Steeple Building Update


As we approach the New Year, I have been asked to provide a detailed update on where we are with the Steeple Building project. The following is a slightly expanded version of the article that appears in the Jan 2017 Steeple Aston Life.

In January 2016 my article for the Steeple Aston Life ended: "This is about Vision, not Division. This is about all of us wanting to do the best for the church and for the village and for every person here. This is not about people taking sides or falling out over building plans. We are a family. We belong together…"

One year on, I have been asked to inform everyone where we are with the Church Building Project, what has been happening, what is (and isn’t) on the cards in the months ahead. Here goes:

The project has always been fired by six ideas:

  • to provide better access to the building for every member of the community. Outside paths need to be improved, and inside floors need to be level. Access matters because everyone matters.

  • to provide better heating. No building in this day and age should be cold. We have the technology!

  • to provide toilet facilities, as young, old, and visitors expect. It's simply good manners to provide these things.

  • to provide basic kitchen and hospitality facilities for coffee mornings, concert refreshments, etc. Fellowship is part of worship, and hospitality is key to caring.

  • to allow some flexible space so the church building can be used and useful more than just a couple of hours each Sunday. We want our creative primary school to use the space more; and look forward to everyone in the village finding new ways of using of our historic building - from Art Weeks to Christmas Tree Festivals.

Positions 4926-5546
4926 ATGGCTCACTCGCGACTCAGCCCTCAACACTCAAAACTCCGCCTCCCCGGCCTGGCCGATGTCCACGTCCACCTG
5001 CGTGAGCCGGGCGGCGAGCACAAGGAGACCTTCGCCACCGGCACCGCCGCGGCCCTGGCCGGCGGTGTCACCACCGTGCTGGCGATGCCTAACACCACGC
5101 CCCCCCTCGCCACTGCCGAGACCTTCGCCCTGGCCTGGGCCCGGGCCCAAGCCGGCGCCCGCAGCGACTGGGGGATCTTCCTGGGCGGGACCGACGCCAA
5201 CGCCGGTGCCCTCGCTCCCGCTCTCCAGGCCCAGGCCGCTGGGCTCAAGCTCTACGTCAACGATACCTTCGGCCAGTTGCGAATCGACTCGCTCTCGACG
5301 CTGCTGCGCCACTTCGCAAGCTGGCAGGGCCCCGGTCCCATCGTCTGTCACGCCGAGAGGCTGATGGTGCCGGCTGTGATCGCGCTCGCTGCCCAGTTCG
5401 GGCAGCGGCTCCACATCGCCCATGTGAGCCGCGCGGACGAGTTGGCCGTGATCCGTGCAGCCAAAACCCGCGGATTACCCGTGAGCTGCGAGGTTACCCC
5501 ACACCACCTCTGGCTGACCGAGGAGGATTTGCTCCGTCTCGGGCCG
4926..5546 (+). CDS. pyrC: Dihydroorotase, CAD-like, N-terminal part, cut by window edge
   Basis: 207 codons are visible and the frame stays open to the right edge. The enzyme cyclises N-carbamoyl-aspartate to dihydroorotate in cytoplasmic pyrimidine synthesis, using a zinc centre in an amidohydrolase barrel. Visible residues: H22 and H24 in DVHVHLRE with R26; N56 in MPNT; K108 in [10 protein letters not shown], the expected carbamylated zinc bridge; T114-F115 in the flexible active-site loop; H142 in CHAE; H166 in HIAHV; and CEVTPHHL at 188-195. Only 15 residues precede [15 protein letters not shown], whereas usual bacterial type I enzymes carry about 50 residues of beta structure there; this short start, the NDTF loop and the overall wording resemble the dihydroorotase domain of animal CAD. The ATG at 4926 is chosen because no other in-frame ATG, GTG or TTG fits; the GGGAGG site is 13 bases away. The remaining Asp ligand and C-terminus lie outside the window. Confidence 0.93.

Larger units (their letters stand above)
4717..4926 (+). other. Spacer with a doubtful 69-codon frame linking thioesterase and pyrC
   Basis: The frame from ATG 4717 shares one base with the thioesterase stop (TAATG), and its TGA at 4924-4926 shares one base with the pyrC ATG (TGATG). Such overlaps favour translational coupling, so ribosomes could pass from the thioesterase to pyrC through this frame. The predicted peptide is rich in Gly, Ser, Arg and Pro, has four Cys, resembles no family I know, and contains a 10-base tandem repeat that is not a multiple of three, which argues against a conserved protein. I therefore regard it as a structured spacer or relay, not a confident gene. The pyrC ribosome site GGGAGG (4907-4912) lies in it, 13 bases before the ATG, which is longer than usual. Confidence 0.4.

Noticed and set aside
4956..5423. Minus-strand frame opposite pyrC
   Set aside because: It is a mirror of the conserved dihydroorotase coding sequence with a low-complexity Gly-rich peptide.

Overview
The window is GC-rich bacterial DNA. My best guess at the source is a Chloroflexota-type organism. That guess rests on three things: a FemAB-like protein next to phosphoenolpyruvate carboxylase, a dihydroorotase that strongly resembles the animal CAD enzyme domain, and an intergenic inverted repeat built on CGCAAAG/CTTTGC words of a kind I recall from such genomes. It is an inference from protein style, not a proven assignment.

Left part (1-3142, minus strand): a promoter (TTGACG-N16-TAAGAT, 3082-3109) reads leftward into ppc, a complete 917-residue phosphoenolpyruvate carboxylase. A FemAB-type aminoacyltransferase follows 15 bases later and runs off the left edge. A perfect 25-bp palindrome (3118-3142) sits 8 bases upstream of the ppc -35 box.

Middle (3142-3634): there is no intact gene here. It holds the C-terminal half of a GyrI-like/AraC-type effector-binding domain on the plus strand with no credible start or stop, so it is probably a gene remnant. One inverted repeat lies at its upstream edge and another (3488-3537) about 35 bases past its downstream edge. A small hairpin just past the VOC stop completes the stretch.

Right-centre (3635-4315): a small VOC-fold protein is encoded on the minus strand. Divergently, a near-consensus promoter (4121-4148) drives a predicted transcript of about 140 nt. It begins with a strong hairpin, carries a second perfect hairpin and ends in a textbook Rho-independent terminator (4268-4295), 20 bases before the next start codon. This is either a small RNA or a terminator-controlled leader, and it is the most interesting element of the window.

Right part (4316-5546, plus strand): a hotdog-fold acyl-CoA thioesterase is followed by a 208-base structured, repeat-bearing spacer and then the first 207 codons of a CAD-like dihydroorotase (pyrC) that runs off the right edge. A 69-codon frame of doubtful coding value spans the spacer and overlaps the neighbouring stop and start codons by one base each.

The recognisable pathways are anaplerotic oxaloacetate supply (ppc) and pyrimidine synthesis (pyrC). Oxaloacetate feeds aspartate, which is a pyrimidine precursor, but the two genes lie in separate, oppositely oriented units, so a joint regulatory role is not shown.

• to provide specific space for children. Our Sunday School deserve a room of their own. If we say children matter, we have to back up words with action.

A business plan

When asked for a ‘business plan’ I always start with this: a business plan isn’t: “to maintain a major building to minimal standards, without basic facilities, capable of being used only for two or three hours a week at most.” That may be the status quo, but sometimes we really do have to question the way things are.

The church is the community of people - NOT the building. As a community, we are here (1) to worship God and (2) to love and serve the village. That's not rocket science - it's Jesus' great command to us: love God, love neighbour. The building should reflect our aims. Honestly, it is OK (but limited) for the first, and (like so many other church buildings) pretty poor on the second. We need to do better - and we can. In my last parish, we grasped this nettle and made similar changes. At the beginning we had no idea what it would mean in practice. At the end, we won awards for community transformation. That’s a business plan. Let me give examples of what happened: One warden (who ran a catering business) put on monthly lunches for the elderly - and a hundred people came. Another (ex-warden) offered French classes. Half a dozen very keen folk attended regularly. They were very different events - but both provided community for people who would otherwise be lonely. Both saw folk drawn in by the love of God. We shouldn't copy that parish - we should do what is right for here, so that we build community and transform people's lives.

Not in competition